I’ve been in Toastmasters for over 20 years and the greatest conclusion I have come to is that it is all about practice. The more you have the opportunity to speak in front of others, the easier it becomes.

The key problem is nerves. Why is it that we can speak easily and confidently, using natural body movements, facial expressions and vocal variety in front of friends and family, but when we are put in front of a large group of strangers, all that ease and confidence disappears? Nerves, adrenalin – whatever you want to call it – kicks in and makes us very uncomfortable. It’s a protective response, designed to make you feel you should run for the hills. The other side of the coin, however, is that it make you feel alive and in the moment. If you can use nerves to your advantage, they can actually enhance your speaking delivery.

Nerves are not an intellectual problem. You can’t “switch them off’, or find the answer to nerves in a book, or by think them into non-existence. The “imagine the audience as all naked” thing never worked for me. Breathing techniques, relaxation, etc. all help, but I have found that the best way to overcome nerves is to speak in public as often as you can. You will never lose nerves – and neither should you want to – but with time it just gets more manageable.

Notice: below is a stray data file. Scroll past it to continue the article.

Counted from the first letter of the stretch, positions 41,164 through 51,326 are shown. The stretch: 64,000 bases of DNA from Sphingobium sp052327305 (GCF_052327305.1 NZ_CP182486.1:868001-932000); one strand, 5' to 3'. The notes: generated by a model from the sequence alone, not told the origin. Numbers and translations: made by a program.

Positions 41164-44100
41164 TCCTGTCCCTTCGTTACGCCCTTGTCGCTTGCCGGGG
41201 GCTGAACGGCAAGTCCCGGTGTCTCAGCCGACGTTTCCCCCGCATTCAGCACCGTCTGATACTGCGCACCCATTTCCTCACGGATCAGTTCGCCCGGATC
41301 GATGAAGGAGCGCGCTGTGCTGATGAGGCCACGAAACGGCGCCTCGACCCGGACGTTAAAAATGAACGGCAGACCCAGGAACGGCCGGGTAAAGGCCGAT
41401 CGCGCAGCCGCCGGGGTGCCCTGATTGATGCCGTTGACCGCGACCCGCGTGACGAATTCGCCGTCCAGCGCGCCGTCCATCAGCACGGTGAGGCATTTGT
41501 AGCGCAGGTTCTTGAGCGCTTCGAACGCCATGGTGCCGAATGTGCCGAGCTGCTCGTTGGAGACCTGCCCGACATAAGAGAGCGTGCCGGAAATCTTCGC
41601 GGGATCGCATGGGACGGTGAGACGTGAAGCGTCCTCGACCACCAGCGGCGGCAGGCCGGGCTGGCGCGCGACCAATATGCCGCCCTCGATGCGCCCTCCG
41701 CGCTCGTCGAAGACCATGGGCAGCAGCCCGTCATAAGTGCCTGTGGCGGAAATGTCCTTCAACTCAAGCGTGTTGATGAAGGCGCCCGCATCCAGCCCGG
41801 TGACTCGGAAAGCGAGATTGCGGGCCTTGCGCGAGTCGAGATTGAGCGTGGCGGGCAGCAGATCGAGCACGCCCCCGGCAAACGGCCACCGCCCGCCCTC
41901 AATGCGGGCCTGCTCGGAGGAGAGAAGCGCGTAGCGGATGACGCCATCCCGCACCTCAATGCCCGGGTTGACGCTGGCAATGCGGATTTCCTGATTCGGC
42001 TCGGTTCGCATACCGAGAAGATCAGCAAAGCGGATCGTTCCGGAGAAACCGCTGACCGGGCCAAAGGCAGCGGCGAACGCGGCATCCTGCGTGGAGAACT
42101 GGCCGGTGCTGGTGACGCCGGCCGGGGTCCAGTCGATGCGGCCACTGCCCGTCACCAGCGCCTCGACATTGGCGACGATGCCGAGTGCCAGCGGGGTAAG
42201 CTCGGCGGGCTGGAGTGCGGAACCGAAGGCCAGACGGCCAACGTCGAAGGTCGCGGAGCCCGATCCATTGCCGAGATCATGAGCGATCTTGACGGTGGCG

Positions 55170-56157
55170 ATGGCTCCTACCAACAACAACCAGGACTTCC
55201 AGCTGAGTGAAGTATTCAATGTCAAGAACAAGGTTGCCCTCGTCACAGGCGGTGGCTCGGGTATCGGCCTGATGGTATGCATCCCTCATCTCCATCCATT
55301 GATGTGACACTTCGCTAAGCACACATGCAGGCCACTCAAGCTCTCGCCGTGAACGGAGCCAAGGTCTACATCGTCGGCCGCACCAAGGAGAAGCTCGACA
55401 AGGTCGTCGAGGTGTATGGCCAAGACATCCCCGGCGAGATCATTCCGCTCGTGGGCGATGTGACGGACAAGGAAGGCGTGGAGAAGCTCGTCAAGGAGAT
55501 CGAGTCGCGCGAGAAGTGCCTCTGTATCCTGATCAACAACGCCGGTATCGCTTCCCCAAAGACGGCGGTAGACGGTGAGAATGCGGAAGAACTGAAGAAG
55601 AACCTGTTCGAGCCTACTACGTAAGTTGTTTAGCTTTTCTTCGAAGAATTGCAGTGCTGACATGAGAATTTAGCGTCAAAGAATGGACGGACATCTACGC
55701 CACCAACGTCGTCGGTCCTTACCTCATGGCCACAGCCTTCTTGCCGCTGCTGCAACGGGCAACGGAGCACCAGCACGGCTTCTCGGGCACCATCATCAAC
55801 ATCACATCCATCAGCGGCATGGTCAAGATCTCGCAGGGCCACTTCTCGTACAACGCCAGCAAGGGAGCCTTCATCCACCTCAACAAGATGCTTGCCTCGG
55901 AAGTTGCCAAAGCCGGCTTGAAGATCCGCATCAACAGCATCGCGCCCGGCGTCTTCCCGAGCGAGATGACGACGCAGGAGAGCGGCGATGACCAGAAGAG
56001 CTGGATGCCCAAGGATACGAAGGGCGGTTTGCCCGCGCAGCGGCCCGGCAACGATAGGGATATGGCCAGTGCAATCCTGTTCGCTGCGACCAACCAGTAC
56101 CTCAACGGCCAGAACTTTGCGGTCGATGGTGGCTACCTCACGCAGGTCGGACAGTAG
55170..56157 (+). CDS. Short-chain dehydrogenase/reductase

I have a bit of a bug-bear about Powerpoint presentations, in that much of the time they are used as a crutch for the presenter, and not as an aid to understanding for the audience. Let me make this plain: I hate bullet points. I hate complex diagrams. I hate word laden slides. I hate slides with no apparent purpose. Powerpoint presentations should, if at all possible, be full of vivid imagery, with minimal use of text. The audience came to hear you and the focus should therefore be kept on you, and what you have to say.

The structure should also be simple. The best speeches use a simple narrative style: the speaker tells a story. They might start in the past, move into the present and talk about the future. Alternatively, they might stay in the past, and what was learned from the story. Or they might have a purpose, backed up by a few small stories to demonstrate why you think the way you do. Either way they make use of narrative: moving, where possible, through time in order to reach a conclusion. Make use of storytelling. It’s the gift we were given by our distant ancestors to retain knowledge and audiences appear to be particularly well disposed to it.

As for making mistakes – I’m all for it. When you have an interesting story to tell, you shouldn’t worry too much about slip-ups. The audience will ignore them. The audience is extremely forgiving if you are saying something of value to them. Your missteps, forgotten lines, technical hitches, momentary amnesia, ems, ums and ahs, will be quickly forgotten.

The bottom line: do it. Do it again. Then, do it again. It’s all about practice.